This week, high-ranking officials from the State Department and the Justice Department are in Geneva for the Universal Periodic Review (UPR), a process which every nation in the U.N. undergoes every four years. The UPR is a review of a country’s human rights record and provides an opportunity for the U.S. to explain the steps it has taken to protect and forward human rights here at home. The U.S. makes its report to the U.N. Human Rights Council tomorrow.
One question that will arise during tomorrow’s review is why we still haven’t ratified the Convention to Eliminate All Forms of Discrimination Against Women (CEDAW), a landmark international women’s rights agreement that almost every country in the world has ratified–except for us, Iran, Somalia, Sudan, and three small Pacific Islands. CEDAW affirms that women’s rights are human rights, and ratification would strengthen the U.S. as a global leader standing up for the rights of women and girls. The Obama Administration has repeatedly announced its support for CEDAW. Tomorrow, U.S. officials will likely be asked whether they will commit to a timetable for moving CEDAW forward.
If you want to know what State Department officials will have to say about that, and about U.S. ratification of CEDAW and women’s rights in the United States generally, ask them yourself. Tomorrow, immediately after they present their UPR report to the U.N. Human Rights Council, they will be holding a Town Hall, broadcast on the web, and taking questions from around the world about human rights in the U.S. You can watch online on Friday, November 5 at 10:30 a.m. EDT. At the “Enter as a visitor” prompt, simply type in your name and select “Enter Room.” You can submit questions in advance at the chat room. It’s a great opportunity to ask Administration officials how they will make sure that women’s rights are human rights here in the U.S. going forward.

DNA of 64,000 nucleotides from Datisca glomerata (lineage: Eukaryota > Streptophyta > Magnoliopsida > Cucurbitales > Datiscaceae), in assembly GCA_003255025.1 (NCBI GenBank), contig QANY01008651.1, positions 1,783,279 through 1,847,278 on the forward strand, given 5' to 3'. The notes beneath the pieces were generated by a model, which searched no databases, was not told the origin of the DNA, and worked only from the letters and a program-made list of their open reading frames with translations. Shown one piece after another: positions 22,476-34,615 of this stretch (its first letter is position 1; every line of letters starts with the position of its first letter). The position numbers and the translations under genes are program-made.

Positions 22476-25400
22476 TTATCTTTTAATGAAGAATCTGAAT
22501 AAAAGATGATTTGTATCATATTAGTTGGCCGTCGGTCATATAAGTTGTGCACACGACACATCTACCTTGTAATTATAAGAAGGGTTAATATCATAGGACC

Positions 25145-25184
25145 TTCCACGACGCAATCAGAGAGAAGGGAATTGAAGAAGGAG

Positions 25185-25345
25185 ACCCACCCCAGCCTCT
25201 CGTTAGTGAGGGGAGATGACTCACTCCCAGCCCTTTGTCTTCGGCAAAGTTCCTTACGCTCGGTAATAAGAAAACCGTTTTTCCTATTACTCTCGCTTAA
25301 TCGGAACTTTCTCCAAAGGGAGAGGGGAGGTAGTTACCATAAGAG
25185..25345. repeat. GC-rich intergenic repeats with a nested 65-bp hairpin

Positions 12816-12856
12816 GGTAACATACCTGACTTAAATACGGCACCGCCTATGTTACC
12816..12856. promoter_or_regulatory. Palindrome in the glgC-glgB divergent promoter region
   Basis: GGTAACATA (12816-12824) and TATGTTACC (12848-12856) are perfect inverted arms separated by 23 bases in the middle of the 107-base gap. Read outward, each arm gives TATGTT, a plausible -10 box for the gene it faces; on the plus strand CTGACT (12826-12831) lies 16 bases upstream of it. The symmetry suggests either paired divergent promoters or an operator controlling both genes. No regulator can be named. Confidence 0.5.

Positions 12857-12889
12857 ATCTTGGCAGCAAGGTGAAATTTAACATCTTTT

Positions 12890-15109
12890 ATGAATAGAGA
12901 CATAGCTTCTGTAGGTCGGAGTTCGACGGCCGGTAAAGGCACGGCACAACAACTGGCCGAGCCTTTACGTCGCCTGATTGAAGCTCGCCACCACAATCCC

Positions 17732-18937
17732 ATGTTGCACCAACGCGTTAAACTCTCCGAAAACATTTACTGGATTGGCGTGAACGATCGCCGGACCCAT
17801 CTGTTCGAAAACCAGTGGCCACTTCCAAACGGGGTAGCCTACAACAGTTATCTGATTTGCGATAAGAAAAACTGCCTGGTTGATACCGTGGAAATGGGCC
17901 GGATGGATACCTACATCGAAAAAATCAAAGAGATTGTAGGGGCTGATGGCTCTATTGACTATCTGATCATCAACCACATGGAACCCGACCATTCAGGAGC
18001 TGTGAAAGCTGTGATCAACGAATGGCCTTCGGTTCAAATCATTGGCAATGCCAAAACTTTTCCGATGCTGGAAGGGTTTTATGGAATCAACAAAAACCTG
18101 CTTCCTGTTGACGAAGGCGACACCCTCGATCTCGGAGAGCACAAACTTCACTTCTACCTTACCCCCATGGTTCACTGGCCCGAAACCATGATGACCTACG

Update: A few people have reported problems with the webcast link. Use this link. You’ll be given the option of entering as a guest. Type your name and hit “enter as visitor.” A new screen will pop up, where you’ll be able to see the webcast (once it begins) as well as the webchat dialogue box on the right. You can submit a question in that webchat dialogue box—or by emailing your question to: firstname.lastname@example.org.